bring Definition in Cambridge British English Dictionary
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Definition of "bring" - British English Dictionary

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bringverb [T]

uk   us   /brɪŋ/ (brought, brought)

bring verb [T] (TOWARDS PLACE)

A2 to take or carry someone or something to a place or a person, or in the direction of the person speaking: "Shall I bring anything to the party?" "Oh, just a bottle." [+ two objects] Bring me that knife/Bring that knife to me. Can you help me bring in the shopping (= take it into the house)? The police brought several men in for questioning (= took them to the police station because they might have been involved in a crime). When they visit us they always bring their dog with them.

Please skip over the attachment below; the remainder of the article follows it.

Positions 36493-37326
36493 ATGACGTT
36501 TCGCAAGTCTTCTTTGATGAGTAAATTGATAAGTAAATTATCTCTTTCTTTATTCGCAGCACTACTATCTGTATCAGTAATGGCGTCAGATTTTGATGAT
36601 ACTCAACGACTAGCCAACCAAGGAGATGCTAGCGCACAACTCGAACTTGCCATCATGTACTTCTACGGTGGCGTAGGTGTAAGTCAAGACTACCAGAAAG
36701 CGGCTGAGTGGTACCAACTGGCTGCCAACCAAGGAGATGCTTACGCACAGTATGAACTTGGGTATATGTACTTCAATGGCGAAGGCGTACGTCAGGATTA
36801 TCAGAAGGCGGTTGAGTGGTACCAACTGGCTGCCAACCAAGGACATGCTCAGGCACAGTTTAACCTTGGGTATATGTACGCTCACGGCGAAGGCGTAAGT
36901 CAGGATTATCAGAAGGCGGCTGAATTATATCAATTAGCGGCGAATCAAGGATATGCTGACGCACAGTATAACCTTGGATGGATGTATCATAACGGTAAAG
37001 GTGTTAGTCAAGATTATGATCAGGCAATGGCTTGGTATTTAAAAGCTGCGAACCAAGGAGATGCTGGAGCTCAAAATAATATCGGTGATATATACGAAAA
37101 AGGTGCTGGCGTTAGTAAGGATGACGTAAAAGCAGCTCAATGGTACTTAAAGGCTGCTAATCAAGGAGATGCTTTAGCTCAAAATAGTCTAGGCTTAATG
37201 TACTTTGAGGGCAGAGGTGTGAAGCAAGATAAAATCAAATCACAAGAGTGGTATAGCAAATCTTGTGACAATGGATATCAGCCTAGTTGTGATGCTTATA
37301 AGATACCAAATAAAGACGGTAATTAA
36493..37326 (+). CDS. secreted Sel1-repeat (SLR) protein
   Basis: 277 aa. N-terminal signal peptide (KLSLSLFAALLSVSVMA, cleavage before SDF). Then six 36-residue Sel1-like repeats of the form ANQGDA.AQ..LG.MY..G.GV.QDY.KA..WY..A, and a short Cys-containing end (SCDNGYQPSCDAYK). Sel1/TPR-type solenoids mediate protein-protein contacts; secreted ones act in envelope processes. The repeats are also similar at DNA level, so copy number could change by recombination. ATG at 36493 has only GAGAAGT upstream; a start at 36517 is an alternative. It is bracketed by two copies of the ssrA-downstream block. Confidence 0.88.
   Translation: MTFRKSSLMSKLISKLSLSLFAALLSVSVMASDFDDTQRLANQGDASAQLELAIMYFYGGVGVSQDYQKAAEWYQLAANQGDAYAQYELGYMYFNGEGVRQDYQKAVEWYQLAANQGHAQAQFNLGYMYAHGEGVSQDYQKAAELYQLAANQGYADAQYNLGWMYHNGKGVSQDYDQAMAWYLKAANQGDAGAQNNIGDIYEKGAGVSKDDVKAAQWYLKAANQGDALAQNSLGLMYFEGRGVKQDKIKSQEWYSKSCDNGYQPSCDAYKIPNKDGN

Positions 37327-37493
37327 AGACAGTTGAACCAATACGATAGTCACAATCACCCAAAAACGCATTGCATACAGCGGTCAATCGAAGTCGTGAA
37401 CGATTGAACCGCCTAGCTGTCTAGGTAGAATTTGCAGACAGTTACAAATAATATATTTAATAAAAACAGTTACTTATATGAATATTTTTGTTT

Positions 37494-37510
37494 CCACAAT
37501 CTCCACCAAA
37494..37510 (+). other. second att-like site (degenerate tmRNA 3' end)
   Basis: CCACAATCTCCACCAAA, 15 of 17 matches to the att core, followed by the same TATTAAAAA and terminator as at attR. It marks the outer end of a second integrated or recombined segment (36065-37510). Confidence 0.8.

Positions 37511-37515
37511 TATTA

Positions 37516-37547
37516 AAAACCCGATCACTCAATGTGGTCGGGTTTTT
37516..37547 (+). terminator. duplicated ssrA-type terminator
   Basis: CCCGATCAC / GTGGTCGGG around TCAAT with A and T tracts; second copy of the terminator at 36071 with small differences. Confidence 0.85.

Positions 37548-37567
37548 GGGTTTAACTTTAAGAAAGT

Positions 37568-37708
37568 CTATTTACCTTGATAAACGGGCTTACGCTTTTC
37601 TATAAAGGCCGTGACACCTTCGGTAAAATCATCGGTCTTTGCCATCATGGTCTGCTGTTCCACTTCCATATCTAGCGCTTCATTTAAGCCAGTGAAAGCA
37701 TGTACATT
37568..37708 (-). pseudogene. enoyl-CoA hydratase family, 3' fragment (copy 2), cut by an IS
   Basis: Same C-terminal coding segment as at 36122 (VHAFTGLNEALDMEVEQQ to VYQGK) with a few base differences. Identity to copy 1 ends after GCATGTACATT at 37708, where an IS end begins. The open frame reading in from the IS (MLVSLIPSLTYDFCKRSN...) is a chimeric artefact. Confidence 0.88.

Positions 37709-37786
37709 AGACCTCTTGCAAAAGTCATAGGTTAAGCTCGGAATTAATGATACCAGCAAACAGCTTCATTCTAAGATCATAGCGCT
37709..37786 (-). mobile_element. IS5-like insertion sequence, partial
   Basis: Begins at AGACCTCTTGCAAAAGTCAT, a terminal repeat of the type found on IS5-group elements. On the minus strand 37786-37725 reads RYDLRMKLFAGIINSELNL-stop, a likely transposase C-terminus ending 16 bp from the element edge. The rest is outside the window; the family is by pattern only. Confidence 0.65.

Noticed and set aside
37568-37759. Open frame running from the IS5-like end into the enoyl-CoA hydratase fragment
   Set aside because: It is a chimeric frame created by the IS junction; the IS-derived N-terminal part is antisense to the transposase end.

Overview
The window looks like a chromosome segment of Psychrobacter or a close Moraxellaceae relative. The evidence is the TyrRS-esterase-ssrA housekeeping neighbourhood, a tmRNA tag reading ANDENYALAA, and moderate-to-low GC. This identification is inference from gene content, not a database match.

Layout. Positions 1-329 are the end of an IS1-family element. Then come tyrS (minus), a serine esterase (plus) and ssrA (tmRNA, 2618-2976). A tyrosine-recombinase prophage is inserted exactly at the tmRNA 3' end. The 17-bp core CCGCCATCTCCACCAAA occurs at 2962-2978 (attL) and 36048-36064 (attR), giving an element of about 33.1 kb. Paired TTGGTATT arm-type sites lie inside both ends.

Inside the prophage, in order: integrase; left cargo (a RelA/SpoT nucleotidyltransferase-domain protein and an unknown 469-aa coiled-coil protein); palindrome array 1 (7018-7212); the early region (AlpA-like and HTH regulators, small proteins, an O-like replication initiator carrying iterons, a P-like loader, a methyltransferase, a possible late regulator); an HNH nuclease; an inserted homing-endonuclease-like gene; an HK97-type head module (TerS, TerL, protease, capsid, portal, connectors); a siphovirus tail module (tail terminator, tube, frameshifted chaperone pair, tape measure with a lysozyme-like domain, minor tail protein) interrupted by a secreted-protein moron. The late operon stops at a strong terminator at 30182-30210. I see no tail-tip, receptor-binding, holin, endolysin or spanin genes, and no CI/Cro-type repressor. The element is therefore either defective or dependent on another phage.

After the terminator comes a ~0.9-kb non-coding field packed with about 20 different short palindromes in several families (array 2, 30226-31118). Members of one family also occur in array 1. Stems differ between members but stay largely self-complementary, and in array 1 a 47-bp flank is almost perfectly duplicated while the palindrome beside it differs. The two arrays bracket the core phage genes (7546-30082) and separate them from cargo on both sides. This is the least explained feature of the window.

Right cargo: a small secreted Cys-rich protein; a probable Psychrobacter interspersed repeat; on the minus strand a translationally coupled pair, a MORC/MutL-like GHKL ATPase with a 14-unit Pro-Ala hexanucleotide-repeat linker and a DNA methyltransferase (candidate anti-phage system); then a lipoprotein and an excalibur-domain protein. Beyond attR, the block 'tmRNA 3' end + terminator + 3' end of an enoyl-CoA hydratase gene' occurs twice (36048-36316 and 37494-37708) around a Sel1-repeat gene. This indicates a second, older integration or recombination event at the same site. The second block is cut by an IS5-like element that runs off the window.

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bring verb [T] (CAUSE)

B1 to cause, result in, or produce a state or condition: [+ two objects] She's brought us so much happiness over the years. [+ -ing verb] The explosion brought the whole building crashing to the ground. Several trees were brought down (= made to fall) by the storm. The closure of the factory brought poverty to the town (= resulted in it becoming poor). Bring the water to the boil (= make it start boiling). She suddenly brought the interview to an end. Her tragic story brought tears to my eyes (= made me cry). What will the future bring for these refugees?bring sb to sth to cause someone to come to a particular place or thing: This subject brings me to the second part of the discussion. What brings you (= why have you come) to Miami?
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bring verb [T] (LAW)

to make or begin as part of an official legal process: He was arrested for fighting, but the police have decided not to bring charges.
(Definition of bring from the Cambridge Advanced Learners Dictionary & Thesaurus © Cambridge University Press)
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